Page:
Shigeo OsakoChika KuboyamaSenritsu Kaiki File Kowasugikappa
Senritsu Kaiki File Kowasugi File 03: Legend of a Human-Eating Kappa
Medium: film
Year: 2013
Writer/director: Koji Shiraishi
Actor: Shigeo Osako, Chika Kuboyama, Koji Shiraishi, Yuya Ishikawa
Keywords: Senritsu Kaiki File Kowasugi, kappa, horror, cinema verite
Country: Japan
Language: Japanese
Format: 73 minutes
Website category: J-horror
Review date: 3 July 2024
Senritsu File Kowasugi 3
This series gets better and better. I liked this even more than the last one, despite its silly-sounding concept of a kappa horror film. They're one of Japan's best-known youkai and more often portrayed as cute, not malevolent. They might help people. They eat cucumbers, have dish-like depressions on their heads, pull magical balls from your bottom and can be made to write a promise not to misbehave.
However, kappa folklore has a darker side. They're capable of drowning people and animals, kidnapping children, raping women and eating human flesh. Today, signs warning "DANGER!! DO NOT SWIM HERE" might present themselves as warnings about kappa. Also, the horror angle I'd overlooked is that they're aquatic. I find water monsters scarier. You've no idea what's lurking right next to you under the surface, or when it might jump out. Furthermore, this film is hand-held camera footage, often night filming in green monochrome, so there's no need to worry about how silly the kappa costume might look. You're never going to see it clearly enough to judge.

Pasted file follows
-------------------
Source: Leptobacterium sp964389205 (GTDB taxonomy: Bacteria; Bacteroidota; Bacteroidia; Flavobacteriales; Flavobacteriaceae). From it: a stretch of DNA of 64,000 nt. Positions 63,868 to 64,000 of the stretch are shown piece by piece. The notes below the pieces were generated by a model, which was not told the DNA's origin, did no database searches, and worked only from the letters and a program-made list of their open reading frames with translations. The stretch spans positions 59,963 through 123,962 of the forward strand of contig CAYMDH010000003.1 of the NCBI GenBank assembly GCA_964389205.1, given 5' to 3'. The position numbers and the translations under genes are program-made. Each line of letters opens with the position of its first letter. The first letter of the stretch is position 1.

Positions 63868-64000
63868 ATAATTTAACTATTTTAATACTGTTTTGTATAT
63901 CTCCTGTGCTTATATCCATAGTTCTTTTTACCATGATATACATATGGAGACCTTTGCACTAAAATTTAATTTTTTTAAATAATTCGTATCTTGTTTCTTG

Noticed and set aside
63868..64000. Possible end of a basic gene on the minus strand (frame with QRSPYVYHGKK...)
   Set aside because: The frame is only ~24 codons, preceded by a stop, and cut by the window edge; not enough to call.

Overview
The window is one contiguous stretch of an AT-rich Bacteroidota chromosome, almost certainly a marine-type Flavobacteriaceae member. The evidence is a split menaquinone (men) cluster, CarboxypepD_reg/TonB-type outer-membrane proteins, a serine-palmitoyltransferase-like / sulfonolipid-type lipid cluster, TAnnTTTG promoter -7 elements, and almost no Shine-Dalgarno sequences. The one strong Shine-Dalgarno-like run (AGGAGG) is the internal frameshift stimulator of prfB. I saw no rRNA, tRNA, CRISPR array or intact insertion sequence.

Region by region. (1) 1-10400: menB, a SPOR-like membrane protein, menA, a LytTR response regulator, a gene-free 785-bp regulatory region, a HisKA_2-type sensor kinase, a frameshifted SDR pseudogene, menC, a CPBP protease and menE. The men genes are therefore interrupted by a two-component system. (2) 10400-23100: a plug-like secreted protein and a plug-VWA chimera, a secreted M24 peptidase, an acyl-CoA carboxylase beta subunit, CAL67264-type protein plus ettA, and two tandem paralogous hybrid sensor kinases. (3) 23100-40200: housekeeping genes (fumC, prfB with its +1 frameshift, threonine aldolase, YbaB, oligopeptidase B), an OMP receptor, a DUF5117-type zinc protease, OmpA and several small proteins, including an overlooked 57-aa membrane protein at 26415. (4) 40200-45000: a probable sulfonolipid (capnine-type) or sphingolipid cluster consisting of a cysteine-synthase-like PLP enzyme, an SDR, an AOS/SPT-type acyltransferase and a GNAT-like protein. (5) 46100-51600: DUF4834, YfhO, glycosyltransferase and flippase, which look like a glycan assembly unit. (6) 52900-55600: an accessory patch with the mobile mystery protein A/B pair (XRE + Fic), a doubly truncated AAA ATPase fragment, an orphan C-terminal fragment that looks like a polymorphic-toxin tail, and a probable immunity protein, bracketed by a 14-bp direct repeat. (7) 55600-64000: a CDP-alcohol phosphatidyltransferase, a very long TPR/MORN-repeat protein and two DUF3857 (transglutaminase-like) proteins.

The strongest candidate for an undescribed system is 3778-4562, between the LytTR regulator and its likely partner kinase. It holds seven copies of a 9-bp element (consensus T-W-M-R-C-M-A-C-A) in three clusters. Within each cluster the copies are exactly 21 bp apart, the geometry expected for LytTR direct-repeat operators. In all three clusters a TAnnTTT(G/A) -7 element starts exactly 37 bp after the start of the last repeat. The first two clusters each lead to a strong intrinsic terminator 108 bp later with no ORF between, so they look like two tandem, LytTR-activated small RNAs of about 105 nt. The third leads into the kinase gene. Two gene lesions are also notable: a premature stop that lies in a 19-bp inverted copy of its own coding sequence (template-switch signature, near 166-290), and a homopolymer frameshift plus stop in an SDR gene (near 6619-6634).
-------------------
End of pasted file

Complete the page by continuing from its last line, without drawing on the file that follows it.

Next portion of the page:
Most of the time, you'll see nothing unusual. This can be scary in itself. When you do glimpse something, it might be an ambiguous ripple.. or else a kappa actually might be attacking and you've only got a fraction of a second before someone's been taken out.
It's not unlike a J-horror version of Creature from the Black Lagoon, except that you won't love this Creature.
The film starts with Kudo hospitalised from the end of the previous film, but he won't stay there long. He's still trying to use those cursed hair totems from the first film. He's irrational, but he definitely propels stories. (While he's absent, you might start wondering if Ichikawa would really do something this dangerous. Once he's back, that's not an issue because Kudo couldn't care less about all that.) He even gets punched, which made me happy, but I was wrong about him having yakuza tattoos.
There's an ultra-unfriendly local. There's a lively couple who think kappa sound fun and needed to think more about safety. Once again, the hand-held format and realistic tone make a potentially silly threat seem pretty damn grim. (These kappa drown children.) I'm tempted to rank this series among the best J-horror I've seen, partly because to be honest there aren't that many great J-horror films... but also because it's always doing interesting things with its realistic tone. It's also scary and has a WHAT THE HELL ending. If you get a chance, check it out.